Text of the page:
Before and After: A Dingy Vintage Kitchen Gets a Charming Teal-and-White Redo for $2,000

published Mar 25, 2022
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Before: Dated kitchen with yellow cabinets

An apartment in a big city deserves a calming interior to provide a bit of separation from the bustling outside world. Some favorites? This soft white cloud-themed apartment in NYC and this totally serene, streamlined home in Drammen, Norway.

When Margarita Echenique moved into her 1960s apartment in Chile, she was looking to create an oasis within the city. “This apartment is downtown, in the center of the city of Santiago, which is very noisy and hectic,” she explains. She created a more calming vibe through paint and tile.

When she first visited the apartment, she loved the kitchen’s vintage charm. “I fell in love with the kitchen because of its cabinets,” she says. “I saw a lot of potential in them as they are made of good wood.”

She kept the original cabinets — but raised the upper cabinets by 12 inches. After that, she primed and painted them white, which was a much-needed modern refresh from the brown shades before.

“For the doors —which were already painted in yellow, so we had to paint white first — I used a slightly ash turquoise color from Behr,” Margarita says. She loves how airy and calm the new color scheme is.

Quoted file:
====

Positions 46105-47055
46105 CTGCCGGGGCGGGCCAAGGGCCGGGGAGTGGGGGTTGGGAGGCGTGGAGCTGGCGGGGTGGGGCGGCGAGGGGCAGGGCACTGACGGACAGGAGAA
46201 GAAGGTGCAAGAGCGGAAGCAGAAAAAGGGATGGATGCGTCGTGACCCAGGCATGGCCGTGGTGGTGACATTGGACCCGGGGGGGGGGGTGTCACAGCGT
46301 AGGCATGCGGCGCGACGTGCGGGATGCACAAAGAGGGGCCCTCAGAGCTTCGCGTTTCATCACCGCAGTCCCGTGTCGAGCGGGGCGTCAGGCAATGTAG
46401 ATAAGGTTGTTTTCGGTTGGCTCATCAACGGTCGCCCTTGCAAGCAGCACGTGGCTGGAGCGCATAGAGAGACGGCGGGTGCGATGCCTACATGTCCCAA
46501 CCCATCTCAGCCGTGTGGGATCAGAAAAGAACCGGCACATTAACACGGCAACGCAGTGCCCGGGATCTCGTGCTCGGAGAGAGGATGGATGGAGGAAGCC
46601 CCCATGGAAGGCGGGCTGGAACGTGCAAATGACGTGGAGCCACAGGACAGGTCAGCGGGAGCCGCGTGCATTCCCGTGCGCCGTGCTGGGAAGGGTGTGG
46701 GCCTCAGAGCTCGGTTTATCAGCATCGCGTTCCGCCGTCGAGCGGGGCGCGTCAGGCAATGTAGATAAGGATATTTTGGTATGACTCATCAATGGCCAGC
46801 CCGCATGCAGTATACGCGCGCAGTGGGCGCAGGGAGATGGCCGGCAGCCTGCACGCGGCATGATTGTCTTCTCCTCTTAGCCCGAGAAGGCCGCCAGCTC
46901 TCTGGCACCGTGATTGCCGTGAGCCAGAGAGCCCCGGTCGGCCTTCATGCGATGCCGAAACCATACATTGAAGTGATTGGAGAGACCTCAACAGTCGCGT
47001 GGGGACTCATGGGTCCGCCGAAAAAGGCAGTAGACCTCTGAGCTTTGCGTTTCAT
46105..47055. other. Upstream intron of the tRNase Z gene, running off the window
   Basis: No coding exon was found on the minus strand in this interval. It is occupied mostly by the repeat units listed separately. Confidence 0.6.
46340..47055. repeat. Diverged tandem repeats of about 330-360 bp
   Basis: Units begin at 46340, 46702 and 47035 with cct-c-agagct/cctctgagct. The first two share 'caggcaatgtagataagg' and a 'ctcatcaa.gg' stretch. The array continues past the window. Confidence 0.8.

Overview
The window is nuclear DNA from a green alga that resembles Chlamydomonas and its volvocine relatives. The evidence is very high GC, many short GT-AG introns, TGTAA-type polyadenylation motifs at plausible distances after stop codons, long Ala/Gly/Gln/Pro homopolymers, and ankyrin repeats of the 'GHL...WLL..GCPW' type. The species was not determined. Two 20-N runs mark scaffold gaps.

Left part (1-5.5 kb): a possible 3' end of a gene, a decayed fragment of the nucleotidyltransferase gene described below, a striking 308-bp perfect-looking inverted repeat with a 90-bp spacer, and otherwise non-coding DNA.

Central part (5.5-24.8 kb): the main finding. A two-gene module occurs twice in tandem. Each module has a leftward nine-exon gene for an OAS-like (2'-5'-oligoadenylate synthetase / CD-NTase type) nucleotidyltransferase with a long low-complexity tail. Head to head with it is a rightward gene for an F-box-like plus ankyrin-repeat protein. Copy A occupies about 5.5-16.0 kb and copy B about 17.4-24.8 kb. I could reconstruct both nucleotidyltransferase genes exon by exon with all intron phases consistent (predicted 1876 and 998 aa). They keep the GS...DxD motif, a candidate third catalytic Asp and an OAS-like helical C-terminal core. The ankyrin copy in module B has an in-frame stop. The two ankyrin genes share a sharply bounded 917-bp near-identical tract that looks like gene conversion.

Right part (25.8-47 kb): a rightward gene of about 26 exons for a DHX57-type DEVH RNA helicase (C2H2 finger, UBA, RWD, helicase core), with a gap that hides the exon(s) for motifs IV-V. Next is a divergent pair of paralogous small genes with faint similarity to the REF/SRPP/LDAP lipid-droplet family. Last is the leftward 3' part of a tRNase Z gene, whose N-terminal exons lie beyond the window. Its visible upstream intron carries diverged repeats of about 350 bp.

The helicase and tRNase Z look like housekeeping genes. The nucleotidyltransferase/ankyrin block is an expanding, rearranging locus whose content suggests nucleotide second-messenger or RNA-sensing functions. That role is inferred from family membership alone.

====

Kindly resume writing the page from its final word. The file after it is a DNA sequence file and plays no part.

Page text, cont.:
In addition to painting, she hired a professional to build a new cabinet to conceal her dishwasher. “He was the best!” she recalls. “He went to five different hardware stores in the city looking for the same cabinet handles, and he found them!”

Adding to the new, bright space are the white subway tile backsplash and the patterned white and gray floors. “For the floor, I got the inspo from a very good quality Chilean company over 80 years old,” Margarita says. “Unfortunately I couldn’t afford it — they are made in a craft process — so I got them from Cordillera (both floor and backsplash).”

Her total costs for the kitchen redo were about $2,000. Margarita says her biggest expense was her new granite countertop, “but it was really worth it.” She saved money for the countertop by using secondhand furniture and accessories — including a new-to-her vintage tap for the sink — and she’s pleased with the airy and modern, yet still quaint look she created.

“The hardest part was making it feel new but conserving the original identity,” she says. “I think mixing styles was the key.”